5 Commonly Overlooked Tax Breaks

5 Commonly Overlooked Tax BreaksIf you’re gearing up for tax-time, it’s a good time to take stock of some of the major credits, deductions, and other tax advantages available. But with so many intricacies in the tax code, it can be easy to overlook something – and even your tax software or accountant might not know to ask!

Don’t leave money on the table: read on to find out about the most commonly overlooked tax breaks available.

1. State and local sales tax

 We’ve covered this before, but many taxpayers don’t realize that they can choose between deducting state and local income taxes paid or sales taxes on their federal returns. It might not make a difference, but if you live in a place with a high sales tax burden you could possibly benefit.

Of course, compiling a list of all the sales taxes you paid in a year is not easy task. You’ll need to keep your receipts and add up all your sales tax expenses.

To help make it easier, the IRS offers an online calculator to help you estimate sales taxes paid. You can compare this amount to your income tax payments and see which is more advantageous for your situation.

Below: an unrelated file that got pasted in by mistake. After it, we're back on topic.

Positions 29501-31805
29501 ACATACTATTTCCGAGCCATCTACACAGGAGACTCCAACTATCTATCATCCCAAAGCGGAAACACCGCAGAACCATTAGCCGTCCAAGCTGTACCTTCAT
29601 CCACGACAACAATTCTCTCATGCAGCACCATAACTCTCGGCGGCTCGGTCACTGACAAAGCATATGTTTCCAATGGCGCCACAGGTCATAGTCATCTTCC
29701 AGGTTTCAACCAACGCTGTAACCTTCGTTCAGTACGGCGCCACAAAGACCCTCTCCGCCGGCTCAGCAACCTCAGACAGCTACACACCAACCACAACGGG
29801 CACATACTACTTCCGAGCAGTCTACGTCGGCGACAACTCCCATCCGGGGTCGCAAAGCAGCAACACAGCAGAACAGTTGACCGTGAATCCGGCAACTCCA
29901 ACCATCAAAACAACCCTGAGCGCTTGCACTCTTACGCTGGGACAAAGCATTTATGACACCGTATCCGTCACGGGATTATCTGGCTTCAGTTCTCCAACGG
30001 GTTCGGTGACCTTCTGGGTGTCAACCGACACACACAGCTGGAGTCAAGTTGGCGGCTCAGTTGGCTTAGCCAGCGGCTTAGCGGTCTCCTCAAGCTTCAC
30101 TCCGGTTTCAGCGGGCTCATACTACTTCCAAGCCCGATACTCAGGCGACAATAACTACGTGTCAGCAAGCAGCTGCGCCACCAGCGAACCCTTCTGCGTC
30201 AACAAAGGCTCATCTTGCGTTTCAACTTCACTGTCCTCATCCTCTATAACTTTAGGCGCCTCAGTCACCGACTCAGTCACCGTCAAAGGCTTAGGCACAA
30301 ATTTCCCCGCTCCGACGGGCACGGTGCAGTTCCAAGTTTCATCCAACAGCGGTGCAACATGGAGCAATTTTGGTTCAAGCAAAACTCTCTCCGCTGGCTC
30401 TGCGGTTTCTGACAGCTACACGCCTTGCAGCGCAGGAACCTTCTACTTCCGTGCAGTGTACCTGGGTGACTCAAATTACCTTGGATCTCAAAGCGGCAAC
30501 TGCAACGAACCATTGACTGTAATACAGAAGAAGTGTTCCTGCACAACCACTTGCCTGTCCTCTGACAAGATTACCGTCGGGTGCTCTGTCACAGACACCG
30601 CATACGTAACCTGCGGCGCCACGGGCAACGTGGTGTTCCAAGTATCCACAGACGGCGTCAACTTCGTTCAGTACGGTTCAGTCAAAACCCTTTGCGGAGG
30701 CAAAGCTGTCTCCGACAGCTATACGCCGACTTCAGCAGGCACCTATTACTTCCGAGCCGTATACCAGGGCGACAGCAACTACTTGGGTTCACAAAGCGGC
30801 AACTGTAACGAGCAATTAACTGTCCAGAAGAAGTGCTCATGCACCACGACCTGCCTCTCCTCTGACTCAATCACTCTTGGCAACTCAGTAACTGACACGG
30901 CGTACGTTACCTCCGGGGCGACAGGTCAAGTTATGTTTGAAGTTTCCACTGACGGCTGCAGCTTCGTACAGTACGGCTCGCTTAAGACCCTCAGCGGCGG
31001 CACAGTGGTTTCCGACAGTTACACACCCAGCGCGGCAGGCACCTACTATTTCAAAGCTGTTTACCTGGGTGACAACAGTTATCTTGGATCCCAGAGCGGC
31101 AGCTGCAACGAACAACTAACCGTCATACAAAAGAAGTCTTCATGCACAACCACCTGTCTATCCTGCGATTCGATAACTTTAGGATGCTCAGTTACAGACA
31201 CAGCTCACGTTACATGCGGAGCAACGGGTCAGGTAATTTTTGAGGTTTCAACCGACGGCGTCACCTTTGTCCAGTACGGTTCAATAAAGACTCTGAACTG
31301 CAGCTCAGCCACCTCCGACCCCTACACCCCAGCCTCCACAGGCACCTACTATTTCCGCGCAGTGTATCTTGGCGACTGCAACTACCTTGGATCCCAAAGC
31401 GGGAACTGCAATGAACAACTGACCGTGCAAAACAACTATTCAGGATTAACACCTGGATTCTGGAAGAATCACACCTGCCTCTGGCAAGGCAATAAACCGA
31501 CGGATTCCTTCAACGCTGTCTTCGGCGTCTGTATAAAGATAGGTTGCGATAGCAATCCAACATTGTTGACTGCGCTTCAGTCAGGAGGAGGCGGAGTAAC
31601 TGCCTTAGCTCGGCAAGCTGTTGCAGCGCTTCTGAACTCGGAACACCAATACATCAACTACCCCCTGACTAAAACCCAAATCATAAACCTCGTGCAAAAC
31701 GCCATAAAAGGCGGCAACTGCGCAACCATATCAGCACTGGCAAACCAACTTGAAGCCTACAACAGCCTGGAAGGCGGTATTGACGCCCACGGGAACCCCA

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2. Moving expenses

 Did you move house for a new job or business last year?

If so, you might be able to deduct the cost of moving, excluding any reimbursements provided by your employer.

To qualify for the deduction, you need to:

  • Have moved in a time period closely relating to the start of work
  • Have moved to a workplace at least 50 miles from your old home than your old job was
  • Have worked full-time for at least 39 weeks in the first year after the move. For self-employed, you also have to work full-time for at least 78 weeks during the first two years following the move.

Members of the Armed Forces who move due to a military order and permanent change of station are exempted from these requirements.